Across the Green Grass Fields by Seanan McGuire

Maureen’s words were calm and measured—too measured. Regan scowled at her.

“You’re my mother,” she said. “You’re supposed to be making me feel better and helping me understand what’s wrong with me, not—not reciting some Wikipedia article you memorized as soon as I got old enough to start asking questions! You’re supposed to be on my side!”

“We are, pumpkin, we are,” said Hugo, and sat next to her. “But you’re right: we’ve had years to prepare for you to start asking questions, and that means we’ve played out this conversation in our heads a hundred times. It hasn’t always gone well.” He laughed wryly and shook his head. “But it’s always gone. So this is hard for us too, just in a different way.”

Maureen sat on Regan’s other side. “Sweetheart, what matters most is that you understand there isn’t anything wrong with you. You’re exactly the way you’re supposed to be. Some things may not come as … easily … to you as they do to other girls, and some things may need a doctor’s help to happen, but you’re perfect. There’s no right way to be a girl. You’re going to have a wonderful, perfectly normal life, and all this silliness about wanting to start puberty before fifth grade will seem like a childish obsession that was better off outgrown.”

“Why are girls starting puberty so early, anyway?” grumbled Hugo. “I don’t remember any of the girls needing bras before they were thirteen, and now it’s like some sort of a race.”

“It was always a race, dear, it was just a race you weren’t running,” said Maureen. “Ten is young, but it’s not that unusual. There was a girl in my class who was wearing D-cups by the end of third grade.”

Hugo shuddered. Regan, who didn’t fully understand what that meant, just frowned.

“There’s really nothing wrong with me?” she asked.

“Really,” said Maureen.

“Really-really,” said Hugo.

“I was born this way, and there’s nothing you can do to change it?”

“We wouldn’t change it if we could,” said Maureen. “You’re perfect. You’ve always been perfect, and you always will be.”

Regan, whose ideas of perfection were closely linked to conformity, didn’t say anything. She sat silently as her parents hugged her, first separately, and then together. She twisted her hands in her lap, tangling her fingers like the roots of a tree, and blinked back the tears threatening to spill over and run down her cheeks. She didn’t want to cry in front of her parents. Only babies cried in front of their parents, and she wasn’t a baby.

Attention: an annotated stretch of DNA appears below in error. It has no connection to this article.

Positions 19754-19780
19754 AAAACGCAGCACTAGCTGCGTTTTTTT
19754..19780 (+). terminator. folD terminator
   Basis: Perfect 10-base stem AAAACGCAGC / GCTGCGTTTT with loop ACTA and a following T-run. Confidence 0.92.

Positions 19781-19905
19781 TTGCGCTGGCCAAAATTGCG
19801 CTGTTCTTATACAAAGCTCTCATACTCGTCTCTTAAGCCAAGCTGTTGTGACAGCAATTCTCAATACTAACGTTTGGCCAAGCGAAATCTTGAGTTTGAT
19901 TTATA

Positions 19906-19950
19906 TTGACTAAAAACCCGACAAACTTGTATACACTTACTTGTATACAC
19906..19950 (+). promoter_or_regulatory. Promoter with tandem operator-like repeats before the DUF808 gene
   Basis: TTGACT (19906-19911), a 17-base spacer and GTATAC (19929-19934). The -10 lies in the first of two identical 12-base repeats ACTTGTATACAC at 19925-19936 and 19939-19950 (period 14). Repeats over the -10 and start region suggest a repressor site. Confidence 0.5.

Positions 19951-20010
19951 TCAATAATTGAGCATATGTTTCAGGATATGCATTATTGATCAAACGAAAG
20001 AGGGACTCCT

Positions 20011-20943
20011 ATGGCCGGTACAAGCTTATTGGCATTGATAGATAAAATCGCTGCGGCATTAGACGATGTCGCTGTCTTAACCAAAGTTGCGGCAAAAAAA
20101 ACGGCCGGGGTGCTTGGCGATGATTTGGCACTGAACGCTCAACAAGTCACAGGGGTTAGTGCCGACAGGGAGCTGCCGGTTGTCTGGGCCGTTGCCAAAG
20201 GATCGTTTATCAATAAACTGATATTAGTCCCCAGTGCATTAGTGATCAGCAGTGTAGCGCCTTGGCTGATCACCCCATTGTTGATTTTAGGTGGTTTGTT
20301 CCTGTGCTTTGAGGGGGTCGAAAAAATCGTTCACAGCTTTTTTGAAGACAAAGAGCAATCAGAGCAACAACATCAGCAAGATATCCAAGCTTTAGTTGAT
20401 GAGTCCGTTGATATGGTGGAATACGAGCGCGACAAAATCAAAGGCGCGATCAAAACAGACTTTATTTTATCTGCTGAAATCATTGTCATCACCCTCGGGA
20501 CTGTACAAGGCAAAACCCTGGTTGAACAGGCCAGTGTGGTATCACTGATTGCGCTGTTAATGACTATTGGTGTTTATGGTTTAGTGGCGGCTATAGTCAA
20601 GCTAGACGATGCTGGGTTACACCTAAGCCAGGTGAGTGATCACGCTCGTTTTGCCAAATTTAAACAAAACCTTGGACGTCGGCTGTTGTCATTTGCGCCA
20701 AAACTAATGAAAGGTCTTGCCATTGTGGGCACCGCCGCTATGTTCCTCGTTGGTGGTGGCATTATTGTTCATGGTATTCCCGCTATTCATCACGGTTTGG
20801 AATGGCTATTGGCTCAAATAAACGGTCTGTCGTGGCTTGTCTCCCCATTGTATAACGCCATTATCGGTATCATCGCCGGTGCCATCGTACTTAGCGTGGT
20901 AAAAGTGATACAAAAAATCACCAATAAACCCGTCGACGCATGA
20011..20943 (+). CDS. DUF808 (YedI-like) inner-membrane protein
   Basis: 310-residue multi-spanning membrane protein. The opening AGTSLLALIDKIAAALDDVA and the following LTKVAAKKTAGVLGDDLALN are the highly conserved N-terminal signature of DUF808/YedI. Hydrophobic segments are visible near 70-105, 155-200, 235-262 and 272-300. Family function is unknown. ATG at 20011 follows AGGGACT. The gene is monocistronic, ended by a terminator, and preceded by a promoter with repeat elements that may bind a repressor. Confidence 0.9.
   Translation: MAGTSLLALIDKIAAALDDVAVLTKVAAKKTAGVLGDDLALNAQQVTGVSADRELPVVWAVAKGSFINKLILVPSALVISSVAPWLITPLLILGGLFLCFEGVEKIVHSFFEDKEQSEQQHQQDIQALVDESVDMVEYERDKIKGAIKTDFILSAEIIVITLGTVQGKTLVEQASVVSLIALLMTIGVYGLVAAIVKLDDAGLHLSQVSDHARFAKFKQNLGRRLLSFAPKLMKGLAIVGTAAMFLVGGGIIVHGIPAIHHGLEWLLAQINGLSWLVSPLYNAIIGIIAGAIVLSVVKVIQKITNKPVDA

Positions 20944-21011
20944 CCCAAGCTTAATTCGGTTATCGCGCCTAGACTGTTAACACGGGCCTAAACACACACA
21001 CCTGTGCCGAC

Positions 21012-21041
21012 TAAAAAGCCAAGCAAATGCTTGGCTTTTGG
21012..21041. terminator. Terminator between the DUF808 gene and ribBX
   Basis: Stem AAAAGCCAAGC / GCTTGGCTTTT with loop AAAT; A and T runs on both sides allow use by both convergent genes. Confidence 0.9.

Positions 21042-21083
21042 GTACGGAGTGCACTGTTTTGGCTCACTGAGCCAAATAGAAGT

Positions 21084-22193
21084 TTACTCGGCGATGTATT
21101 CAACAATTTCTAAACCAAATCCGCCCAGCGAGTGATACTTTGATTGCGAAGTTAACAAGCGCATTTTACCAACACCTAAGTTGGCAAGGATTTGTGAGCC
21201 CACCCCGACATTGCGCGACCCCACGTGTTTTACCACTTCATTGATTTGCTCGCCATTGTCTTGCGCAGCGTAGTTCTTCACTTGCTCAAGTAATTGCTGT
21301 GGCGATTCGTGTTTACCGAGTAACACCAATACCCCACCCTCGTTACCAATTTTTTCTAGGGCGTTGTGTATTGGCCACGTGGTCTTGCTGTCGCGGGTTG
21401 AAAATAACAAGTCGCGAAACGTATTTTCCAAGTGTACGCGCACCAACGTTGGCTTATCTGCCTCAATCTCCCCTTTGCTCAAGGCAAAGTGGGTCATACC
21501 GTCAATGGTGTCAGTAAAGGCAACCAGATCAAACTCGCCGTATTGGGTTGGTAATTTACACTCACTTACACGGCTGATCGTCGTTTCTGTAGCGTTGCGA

“Was there anything else you wanted to ask, sweetheart?” asked her father, letting go and leaning away from her, so he could see her face. He could see the brightness in her eyes, but he didn’t call her on it. This was all a bit overwhelming for him, and it wasn’t his body under discussion. It was understandable that she’d be a little upset.

“No, Daddy,” she said, with a shake of her head. Then: “May I be excused? I have school tomorrow.”

“All right, pumpkin,” said Maureen. “Brush your teeth before you go to bed.”

“Yes, Mom,” said Regan, and slid off the couch, heading for the stairs. She didn’t look back.

Her parents exchanged an anxious glance. “Did we do the right thing?” asked Maureen.

“We agreed to tell her as soon as she was old enough to notice that something was different,” said Hugo. “She noticed, she asked, we told her. I think it went about as well as it could have gone, all things considered.”

Maureen sighed and leaned against her husband, closing her eyes. She wanted him to be right. She wanted everything to be all right. But she kept seeing the shock and betrayal on Regan’s face. They had kept secrets from their daughter. Whether it had been for her own good or not, they had done it, and now they were going to face the consequences.

Upstairs in her room, Regan turned on her computer, bringing up Wikipedia. “Intersex,” she typed, and began to read.

She was still reading an hour later, when her father knocked on the door and told her it was time to turn off the light. Her eyes were dry as she kissed his cheek and climbed into bed. Her mind was whirling, and she thought she’d never be able to fall asleep, but when Hugo flicked off the light, it was as if he’d flicked her off as well. She fell immediately into a deep and surprisingly untroubled slumber, which lasted all the way until morning.